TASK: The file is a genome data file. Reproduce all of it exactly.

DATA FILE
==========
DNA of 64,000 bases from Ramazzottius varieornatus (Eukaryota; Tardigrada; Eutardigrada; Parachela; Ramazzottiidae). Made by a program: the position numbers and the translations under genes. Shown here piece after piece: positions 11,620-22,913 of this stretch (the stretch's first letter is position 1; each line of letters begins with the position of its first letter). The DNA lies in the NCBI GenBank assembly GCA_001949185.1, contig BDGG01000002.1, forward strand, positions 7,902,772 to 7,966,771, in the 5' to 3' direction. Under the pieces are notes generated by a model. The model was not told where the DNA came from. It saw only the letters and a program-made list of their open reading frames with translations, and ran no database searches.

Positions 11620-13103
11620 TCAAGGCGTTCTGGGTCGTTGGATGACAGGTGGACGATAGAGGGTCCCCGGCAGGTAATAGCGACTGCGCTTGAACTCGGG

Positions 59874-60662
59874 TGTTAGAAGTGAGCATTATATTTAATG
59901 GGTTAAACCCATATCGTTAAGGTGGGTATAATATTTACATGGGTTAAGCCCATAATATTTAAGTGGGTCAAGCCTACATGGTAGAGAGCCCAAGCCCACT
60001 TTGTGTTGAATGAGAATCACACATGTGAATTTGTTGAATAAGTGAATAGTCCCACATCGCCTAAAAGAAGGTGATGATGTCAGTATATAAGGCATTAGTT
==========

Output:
DNA of 64,000 bases from Ramazzottius varieornatus (Eukaryota; Tardigrada; Eutardigrada; Parachela; Ramazzottiidae). Made by a program: the position numbers and the translations under genes. Shown here piece after piece: positions 11,620-22,913 of this stretch (the stretch's first letter is position 1; each line of letters begins with the position of its first letter). The DNA lies in the NCBI GenBank assembly GCA_001949185.1, contig BDGG01000002.1, forward strand, positions 7,902,772 to 7,966,771, in the 5' to 3' direction. Under the pieces are notes generated by a model. The model was not told where the DNA came from. It saw only the letters and a program-made list of their open reading frames with translations, and ran no database searches.

Positions 11620-13103
11620 TCAAGGCGTTCTGGGTCGTTGGATGACAGGTGGACGATAGAGGGTCCCCGGCAGGTAATAGCGACTGCGCTTGAACTCGGG

Positions 59874-60662
59874 TGTTAGAAGTGAGCATTATATTTAATG
59901 GGTTAAACCCATATCGTTAAGGTGGGTATAATATTTACATGGGTTAAGCCCATAATATTTAAGTGGGTCAAGCCTACATGGTAGAGAGCCCAAGCCCACT
60001 TTGTGTTGAATGAGAATCACACATGTGAATTTGTTGAATAAGTGAATAGTCCCACATCGCCTAAAAGAAGGTGATGATGTCAGTATATAAGGCATTAGTT